In today’s general audience Pope John Paul II said that reflection on death puts things we ususally consider absolute into perspective, during his catechesis on Psalm 48, "Human riches do not save."
The Holy Father said that the psalm, which "condemns the illusion created by the idolatry of riches," proposes "a realistic and severe meditation on death, the unavoidable end of the human existence."
"Often we try to ignore this reality in every way possible, putting off thinking about it. But this effort, besides being useless, is also inopportune. Reflecting on death is beneficial because it puts into perspective so many things that we have made absolute, such as money, success and power."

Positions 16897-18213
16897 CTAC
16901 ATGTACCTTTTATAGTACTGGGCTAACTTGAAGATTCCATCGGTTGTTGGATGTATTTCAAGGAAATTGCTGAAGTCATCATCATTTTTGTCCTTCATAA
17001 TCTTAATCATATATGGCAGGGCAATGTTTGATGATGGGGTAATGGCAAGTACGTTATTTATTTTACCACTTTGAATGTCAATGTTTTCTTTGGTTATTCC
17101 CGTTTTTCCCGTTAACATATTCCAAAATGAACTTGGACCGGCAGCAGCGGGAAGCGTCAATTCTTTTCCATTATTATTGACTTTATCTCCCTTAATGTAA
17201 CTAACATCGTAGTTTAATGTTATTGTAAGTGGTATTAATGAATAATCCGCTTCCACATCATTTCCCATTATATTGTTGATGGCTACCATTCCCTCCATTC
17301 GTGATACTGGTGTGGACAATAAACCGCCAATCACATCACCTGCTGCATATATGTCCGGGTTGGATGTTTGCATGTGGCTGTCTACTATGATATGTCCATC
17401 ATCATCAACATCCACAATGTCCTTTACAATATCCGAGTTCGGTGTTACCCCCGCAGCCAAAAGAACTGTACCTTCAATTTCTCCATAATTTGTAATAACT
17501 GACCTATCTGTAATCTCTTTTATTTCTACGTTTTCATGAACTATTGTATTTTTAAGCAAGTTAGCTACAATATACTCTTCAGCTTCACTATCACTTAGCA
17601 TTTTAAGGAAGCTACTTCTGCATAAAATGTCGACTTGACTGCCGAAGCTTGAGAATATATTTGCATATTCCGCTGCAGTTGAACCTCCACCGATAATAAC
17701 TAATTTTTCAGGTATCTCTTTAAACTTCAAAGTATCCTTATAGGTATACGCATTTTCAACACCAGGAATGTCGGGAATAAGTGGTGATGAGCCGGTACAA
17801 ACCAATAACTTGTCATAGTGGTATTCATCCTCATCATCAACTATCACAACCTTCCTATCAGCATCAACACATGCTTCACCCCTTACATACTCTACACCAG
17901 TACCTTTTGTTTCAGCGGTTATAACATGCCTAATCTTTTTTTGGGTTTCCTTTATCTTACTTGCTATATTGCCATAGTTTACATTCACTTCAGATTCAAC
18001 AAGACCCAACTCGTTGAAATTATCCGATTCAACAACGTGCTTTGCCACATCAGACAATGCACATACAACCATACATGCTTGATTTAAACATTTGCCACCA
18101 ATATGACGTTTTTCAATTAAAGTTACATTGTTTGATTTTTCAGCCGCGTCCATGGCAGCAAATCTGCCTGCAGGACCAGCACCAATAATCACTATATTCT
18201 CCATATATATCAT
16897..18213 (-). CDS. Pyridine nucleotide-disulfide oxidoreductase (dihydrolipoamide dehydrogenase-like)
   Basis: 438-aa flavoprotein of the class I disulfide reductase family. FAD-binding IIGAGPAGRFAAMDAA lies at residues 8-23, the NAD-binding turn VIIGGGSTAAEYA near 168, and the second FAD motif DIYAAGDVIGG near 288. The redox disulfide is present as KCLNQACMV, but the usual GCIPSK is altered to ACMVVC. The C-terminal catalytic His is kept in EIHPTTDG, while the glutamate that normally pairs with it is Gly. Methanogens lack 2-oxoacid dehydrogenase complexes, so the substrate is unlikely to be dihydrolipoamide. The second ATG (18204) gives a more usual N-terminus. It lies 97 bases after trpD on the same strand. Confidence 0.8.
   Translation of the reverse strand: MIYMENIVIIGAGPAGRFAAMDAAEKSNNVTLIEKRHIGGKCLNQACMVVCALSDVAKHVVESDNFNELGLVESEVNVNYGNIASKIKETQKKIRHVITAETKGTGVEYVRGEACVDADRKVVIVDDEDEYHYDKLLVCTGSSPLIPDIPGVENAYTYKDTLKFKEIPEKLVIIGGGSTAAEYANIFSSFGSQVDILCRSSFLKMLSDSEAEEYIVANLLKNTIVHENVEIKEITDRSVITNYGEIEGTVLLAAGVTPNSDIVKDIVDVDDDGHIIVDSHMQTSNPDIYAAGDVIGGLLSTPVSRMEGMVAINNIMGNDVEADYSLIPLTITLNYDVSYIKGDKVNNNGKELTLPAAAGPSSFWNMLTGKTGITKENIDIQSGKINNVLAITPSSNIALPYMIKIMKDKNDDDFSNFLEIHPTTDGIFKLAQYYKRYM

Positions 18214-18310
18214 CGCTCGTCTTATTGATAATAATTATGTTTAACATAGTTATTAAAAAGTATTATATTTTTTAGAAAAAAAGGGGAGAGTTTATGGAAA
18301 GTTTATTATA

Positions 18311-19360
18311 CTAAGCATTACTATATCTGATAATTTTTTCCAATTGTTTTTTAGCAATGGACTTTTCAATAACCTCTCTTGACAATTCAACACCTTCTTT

"The psalm suddenly changes,” he said. “If money cannot 'save' us from death, there is somebody who can redeem us from the dark and dramatic reality, God."
"In this way a horizon of hope and immortality opens up for the just man,”said the Holy Father.” God rescues him and snatches the faithful from the hands of death because He is the only one who can conquer death, inevitable for man."
For this reason, indicated the Pope, God "invites us 'not to fear' and not to envy the arrogant rich man in his glory because when he dies he will be stripped of everything, and will not be able to take with him his gold or silver, fame or success.”
“However," he concluded, "the faithful will not be abandoned by the Lord Who will show him 'the path of life, the fullness of joy in His presence, endless happiness at His right hand."